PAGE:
With the Republican primary well under way, I’m sure you may be wondering which candidate will be able to revive the U.S. economy and push markets back into bull territory. Over the years, the debate between politics and financial growth has been contentious, questioning whether Democratic or Republican policies are more beneficial for the economy and financial markets.
As we sit at a crossroads wondering whether Obama’s Keynesian approach through fiscal stimulus or a non-interventionist approach á la Reagan from a new president will put the U.S. back on a growth trajectory, will it ultimately have any impact on our investment portfolios?
Perhaps the successes of one administration that result in bull markets are simply the product of the previous administration. Meanwhile, some contend that markets will perform better under Republican presidencies because they are perceived to institute economic policies deemed advantageous to markets.
To get an understanding of some of the theories out there, let’s look at some of the financial literature.
In a 2003 Journal of Finance paper, researchers found that markets have higher returns under a Democratic presidency than a Republican presidency, stretching back to 1927. There is a caveat however – the differences in returns aren’t bunched around election periods and are primarily due to unexpected factors that economic and political factors don’t capture.
Thus, their results indicate that political party switches don’t necessarily explain superior performance during Democratic presidencies. In essence, there is a correlation between political affiliation and investment returns, but no evidence of political affiliation causing differences in investment returns.
On a more nuanced level, a recent working paper shows that industries with greater government exposure (i.e. Defense contractors) have higher stock returns under Democratic presidencies than during Republican presidencies. Interestingly, the effect is especially significant during the middle of the presidential term rather than at the beginning when the switch is made. Furthermore, whether political affiliation directly influences stock market returns isn’t completely resolved as other factors are also influential.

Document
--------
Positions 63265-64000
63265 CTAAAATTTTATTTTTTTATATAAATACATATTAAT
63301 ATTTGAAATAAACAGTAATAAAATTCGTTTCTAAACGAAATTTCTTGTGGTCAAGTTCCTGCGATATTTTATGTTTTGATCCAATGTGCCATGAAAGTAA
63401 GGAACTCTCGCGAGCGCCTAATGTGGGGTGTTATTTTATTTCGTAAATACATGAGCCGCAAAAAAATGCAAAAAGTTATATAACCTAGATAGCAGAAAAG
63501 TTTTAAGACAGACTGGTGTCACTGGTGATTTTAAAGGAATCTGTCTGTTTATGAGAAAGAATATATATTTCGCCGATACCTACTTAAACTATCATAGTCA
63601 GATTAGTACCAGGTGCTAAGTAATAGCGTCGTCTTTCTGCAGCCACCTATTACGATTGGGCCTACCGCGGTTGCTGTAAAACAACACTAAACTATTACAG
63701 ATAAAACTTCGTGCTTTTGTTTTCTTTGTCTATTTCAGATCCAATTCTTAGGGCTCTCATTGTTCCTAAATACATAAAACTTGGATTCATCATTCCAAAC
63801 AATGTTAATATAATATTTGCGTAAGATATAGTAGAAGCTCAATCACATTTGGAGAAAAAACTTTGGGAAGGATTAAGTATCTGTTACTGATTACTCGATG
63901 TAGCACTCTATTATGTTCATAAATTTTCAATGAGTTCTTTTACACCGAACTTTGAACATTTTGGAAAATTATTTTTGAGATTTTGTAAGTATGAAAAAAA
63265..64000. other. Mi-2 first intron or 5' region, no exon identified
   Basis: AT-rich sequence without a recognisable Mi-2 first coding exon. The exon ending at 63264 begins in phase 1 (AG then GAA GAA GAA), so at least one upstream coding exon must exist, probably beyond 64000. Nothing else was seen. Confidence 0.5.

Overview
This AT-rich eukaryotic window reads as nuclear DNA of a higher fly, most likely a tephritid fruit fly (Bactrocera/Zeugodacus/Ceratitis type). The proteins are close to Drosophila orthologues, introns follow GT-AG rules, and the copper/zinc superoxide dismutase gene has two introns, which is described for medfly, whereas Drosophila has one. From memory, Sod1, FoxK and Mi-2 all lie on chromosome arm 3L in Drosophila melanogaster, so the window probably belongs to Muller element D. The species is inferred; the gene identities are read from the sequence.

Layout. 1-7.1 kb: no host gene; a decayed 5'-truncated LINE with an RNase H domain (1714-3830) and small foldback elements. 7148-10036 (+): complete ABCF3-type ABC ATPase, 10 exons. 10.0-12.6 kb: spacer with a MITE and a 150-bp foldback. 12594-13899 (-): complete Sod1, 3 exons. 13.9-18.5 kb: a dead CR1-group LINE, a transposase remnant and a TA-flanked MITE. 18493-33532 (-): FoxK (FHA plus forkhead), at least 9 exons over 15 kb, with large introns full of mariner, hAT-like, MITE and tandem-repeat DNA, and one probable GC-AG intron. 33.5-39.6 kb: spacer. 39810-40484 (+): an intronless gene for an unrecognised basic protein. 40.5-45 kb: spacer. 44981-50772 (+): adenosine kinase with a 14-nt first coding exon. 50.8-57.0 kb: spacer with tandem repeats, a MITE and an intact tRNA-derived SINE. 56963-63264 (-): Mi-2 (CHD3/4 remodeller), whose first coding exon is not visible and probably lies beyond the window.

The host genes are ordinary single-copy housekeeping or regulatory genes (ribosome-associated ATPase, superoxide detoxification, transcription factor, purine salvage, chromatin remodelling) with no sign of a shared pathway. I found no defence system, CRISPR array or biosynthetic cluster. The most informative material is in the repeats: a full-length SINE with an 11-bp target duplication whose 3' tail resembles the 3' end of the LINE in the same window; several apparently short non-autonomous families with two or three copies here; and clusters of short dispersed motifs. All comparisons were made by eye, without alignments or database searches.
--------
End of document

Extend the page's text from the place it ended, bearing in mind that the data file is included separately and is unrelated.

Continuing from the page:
While there might be an association between political affiliation and stock market returns to an extent, trying to time the market is very difficult. For instance, take a look at Table 3 in this article. Each strategy results in very different investment outcomes, but the investment horizons seem rather arbitrary. With backward-looking bias, it’s relatively easy to identify “successful” patterns, but to assume those trends will continue on a forward-looking basis is misguided.
In this type of volatile environment, relying on historical relationships can have disastrous consequences despite the fact that Democratic election cycles have often become more fruitful for investors. One on hand, the S&P 500 has gone up over 60% since Obama took office. Perhaps one could attribute this performance to his policies despite the fact that unemployment and housing have remained in a quagmire. However, it’s also possible that these equity run-ups are due to quantitative easing, something I previously alluded to.
During George W. Bush’s reign from January 2001 to January 2009, the S&P 500 fell over 42%, most of which occurred at the onset of the financial crisis in mid-to-late 2008. Therefore, at this point, it is a very difficult exercise to specifically identify the determinants of stock price appreciation and politics may only be indirectly related where the lag effect of economic policies may play a role.
With the presidential election still a long way off, there’s no guarantee that a Republican president in the White House or an incumbent Democrat will determine the investment landscape. I prefer to focus on the here and now where Europe is the primary concern that will most likely affect most movements in equity ETFs. I won’t be basing my investment decisions on political election cycles – that’s for sure.